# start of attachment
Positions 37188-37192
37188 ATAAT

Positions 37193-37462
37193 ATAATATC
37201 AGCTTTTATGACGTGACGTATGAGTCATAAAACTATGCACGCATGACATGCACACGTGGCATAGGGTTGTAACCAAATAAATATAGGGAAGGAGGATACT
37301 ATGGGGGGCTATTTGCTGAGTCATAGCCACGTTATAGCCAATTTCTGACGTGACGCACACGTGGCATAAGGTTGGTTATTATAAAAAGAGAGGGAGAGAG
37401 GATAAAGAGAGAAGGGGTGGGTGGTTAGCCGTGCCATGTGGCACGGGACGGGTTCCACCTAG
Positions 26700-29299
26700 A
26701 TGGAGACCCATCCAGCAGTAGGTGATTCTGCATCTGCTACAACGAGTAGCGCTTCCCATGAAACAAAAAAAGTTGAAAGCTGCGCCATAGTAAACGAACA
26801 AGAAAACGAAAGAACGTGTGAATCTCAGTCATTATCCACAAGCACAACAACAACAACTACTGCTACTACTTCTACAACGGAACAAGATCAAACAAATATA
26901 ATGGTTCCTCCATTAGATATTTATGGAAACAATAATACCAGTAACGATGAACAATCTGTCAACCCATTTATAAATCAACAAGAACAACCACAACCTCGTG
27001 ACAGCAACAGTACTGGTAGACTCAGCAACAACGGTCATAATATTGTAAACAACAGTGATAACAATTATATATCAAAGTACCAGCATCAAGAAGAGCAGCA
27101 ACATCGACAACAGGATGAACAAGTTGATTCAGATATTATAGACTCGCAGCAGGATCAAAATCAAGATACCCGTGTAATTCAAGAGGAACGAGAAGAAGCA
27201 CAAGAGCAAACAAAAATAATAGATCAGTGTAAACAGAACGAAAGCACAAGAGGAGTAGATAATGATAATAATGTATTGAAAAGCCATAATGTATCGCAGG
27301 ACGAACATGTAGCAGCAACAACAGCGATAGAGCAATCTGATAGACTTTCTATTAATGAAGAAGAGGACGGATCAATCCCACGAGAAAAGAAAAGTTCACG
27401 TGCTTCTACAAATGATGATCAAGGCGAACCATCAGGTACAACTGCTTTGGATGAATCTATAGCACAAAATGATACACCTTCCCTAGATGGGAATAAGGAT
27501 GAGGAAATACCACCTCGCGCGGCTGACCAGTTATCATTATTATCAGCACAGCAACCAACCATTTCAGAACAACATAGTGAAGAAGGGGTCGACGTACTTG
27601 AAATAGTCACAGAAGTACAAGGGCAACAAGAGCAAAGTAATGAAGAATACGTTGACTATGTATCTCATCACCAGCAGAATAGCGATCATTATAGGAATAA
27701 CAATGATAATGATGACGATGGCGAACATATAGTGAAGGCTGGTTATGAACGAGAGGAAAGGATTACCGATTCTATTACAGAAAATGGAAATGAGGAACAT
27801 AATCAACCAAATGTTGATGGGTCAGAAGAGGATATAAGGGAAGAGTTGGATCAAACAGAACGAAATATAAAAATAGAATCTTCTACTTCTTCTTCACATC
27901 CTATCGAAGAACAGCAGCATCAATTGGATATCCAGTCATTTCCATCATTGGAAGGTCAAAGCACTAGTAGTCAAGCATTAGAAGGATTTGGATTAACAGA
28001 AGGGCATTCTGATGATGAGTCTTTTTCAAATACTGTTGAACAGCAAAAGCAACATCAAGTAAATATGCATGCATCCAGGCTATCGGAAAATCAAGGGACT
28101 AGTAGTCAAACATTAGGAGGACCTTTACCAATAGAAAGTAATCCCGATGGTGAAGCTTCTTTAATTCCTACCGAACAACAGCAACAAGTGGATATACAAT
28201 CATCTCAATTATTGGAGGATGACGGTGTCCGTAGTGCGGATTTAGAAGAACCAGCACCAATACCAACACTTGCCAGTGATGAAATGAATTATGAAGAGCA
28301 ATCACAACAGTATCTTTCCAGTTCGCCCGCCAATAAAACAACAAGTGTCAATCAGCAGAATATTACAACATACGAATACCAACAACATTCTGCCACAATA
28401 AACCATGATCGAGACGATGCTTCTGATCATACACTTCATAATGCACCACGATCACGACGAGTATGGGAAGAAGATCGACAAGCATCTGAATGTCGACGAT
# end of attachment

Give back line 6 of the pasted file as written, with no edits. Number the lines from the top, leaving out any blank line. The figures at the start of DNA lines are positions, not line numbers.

37301 ATGGGGGGCTATTTGCTGAGTCATAGCCACGTTATAGCCAATTTCTGACGTGACGCACACGTGGCATAAGGTTGGTTATTATAAAAAGAGAGGGAGAGAG